If you try any recipe shared, we would love your feedback and to hear of any successful alternatives or even failures! Just leave a comment or a link if you repost!

Happy Eating!

Tasty Thursday #1

It’s snowing like crazy here in Upstate NY today. The roads are slick and I sure don’t have any desire to brave the snow, the cold or the wind to go anywhere. I’ve spent the day preparing myself to get better organized for 2014, so I can stay on top of things and give myself some budgeted time to blog more often.

As part of that “planning”, I decided to add in a menu planning section too! You see, someone is HORRIBLE at remember to take food out of the three full stocked freezers to prep for the evening meal. Oops. I’m going to explore some new recipes in these age old cook books I have and maybe throw a little of my own flair in there too. Since almost everything I cook comes from scratch, I decided that maybe it would be good to share my favorite recipes via this blog page. Once a week, I will share my favorite recipe or food good I made! Tasty Thursdays we will call it!

So for my first Tasty Thursday, I’m going to share my good old chips! This year on New Year’s Day, these were a huge hit and I couldn’t make them fast enough!!! Ahem, I was the only one eating them but hey, they were good!

I just used regular white potatoes. I scrub them clean and use a mandolin to slice them nice and thin.

Next I put them into the fryer at 350 degrees for about three minutes. Flip them a couple times with a slotted spoon. Once they start to brown (do not brown them all the way this time), remove from oil. I preheat the oven to about 300 degrees and line a cookie sheet with a paper towel. Place the sheet into the oven to keep them hot. I do a couple of batches this way (about two whole potatoes). I turn the heat up on the fryer to about 375 degrees and refry the chips. Keep flipping them until the center of the chips turns a nice golden brown. Remove and drain on paper towel. I like to sprinkle a mixture of salt and garlic powder on as quickly as possible. Shake them around and dump into a bowl. Serve hot or cold! Simple, easy and delicious. I’m sure that you can mix up 1,000 different things from the spices you have that would taste excellent.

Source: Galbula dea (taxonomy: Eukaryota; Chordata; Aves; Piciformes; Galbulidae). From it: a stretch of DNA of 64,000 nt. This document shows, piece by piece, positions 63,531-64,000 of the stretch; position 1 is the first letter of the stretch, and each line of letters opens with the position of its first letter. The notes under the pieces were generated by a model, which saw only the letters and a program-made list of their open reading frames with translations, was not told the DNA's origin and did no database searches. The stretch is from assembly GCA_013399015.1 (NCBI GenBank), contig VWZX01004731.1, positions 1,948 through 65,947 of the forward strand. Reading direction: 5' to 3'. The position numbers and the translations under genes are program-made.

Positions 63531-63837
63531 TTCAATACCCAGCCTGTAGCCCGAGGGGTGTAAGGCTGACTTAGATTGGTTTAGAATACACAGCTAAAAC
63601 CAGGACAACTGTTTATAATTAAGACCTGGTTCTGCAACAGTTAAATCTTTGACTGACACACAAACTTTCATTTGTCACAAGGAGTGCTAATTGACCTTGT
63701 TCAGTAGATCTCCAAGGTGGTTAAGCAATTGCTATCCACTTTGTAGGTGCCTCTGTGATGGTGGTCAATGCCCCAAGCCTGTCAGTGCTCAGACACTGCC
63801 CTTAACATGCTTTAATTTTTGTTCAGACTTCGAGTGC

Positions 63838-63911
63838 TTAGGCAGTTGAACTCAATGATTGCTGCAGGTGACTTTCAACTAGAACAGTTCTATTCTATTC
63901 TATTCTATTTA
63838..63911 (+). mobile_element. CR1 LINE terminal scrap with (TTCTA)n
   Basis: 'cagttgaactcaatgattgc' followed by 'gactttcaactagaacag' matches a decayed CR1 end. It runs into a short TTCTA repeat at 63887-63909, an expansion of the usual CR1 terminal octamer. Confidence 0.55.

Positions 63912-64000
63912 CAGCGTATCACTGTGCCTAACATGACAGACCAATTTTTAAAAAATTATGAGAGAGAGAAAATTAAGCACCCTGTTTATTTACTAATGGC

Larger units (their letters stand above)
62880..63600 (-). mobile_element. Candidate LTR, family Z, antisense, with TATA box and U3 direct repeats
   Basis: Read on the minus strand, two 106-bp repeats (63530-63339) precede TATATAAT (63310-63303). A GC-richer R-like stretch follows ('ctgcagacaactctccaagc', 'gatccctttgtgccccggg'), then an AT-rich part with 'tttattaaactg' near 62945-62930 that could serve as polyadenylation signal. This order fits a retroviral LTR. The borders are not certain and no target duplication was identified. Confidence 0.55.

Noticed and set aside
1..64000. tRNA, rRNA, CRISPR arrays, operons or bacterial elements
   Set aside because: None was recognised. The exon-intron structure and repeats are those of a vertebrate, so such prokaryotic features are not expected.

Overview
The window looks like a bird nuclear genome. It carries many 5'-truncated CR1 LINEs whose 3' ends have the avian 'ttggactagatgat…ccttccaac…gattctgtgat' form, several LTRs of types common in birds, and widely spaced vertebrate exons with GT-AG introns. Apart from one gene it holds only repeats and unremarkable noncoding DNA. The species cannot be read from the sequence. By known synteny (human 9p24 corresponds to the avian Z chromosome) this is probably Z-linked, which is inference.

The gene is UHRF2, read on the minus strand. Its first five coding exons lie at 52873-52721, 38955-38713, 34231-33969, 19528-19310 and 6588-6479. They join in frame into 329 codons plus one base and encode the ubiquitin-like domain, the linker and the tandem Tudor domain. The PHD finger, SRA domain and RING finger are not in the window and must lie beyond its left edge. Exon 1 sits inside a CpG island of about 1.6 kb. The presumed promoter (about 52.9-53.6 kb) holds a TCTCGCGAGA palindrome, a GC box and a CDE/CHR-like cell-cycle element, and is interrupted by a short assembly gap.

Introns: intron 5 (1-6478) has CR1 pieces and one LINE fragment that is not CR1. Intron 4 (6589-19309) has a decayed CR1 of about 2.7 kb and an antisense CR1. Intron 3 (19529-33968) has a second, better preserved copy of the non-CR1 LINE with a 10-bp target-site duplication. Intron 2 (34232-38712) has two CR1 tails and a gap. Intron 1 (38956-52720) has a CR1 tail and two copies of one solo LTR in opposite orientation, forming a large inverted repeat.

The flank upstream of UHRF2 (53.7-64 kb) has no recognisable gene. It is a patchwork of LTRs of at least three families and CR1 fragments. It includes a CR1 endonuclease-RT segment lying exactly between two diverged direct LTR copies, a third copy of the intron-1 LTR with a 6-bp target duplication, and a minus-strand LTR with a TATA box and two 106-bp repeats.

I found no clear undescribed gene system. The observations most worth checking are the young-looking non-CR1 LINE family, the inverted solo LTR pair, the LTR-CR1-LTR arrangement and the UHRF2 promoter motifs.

Homemade Chips

Costs of Products

I was part of an interesting conversation today about the prices of Organic Food versus Other Food. I’m going to attempt to break it down so non-producing people can understand.

Each farm does things differently, each step costing a different amount. In a traditional business, we call this production. In farming, the consumer associates that word with assembly lines of animals or parcels of land providing goods at the expense of those who care for it or them.

As a farmer, each thing I do has a cost associated with it. We call this the cost of production. It covers everything from seeds, fertilizers, wages, marketing and feed. It also covers taxes and fuels and every other thing in between. Businesses call this overhead. Small farms are like those boutique shops where everything is done on a smaller scale and products are limited. Larger farms are like chain stores where they get discounts for what we call “purchasing power.”

With these comparisons, just why is Organic more expensive if it doesn’t involve costly fertilizers and spray chemicals? It’s actually rather simple to do the math. For example purposes, I am going to use the terminology of convention and organic with no line drawn in the sand between the two. I am not a supporter of either system for various reasons.

Let’s take a look at things that are the same for both systems:

1. Land taxes – Yes they vary from town to town, county to county and state to state but each acre of land has an associated cost of using that land.

2. Insurance – It doesn’t matter what type of farming you do. Building insurance, farm machinery insurance and auto insurance all have fees associated.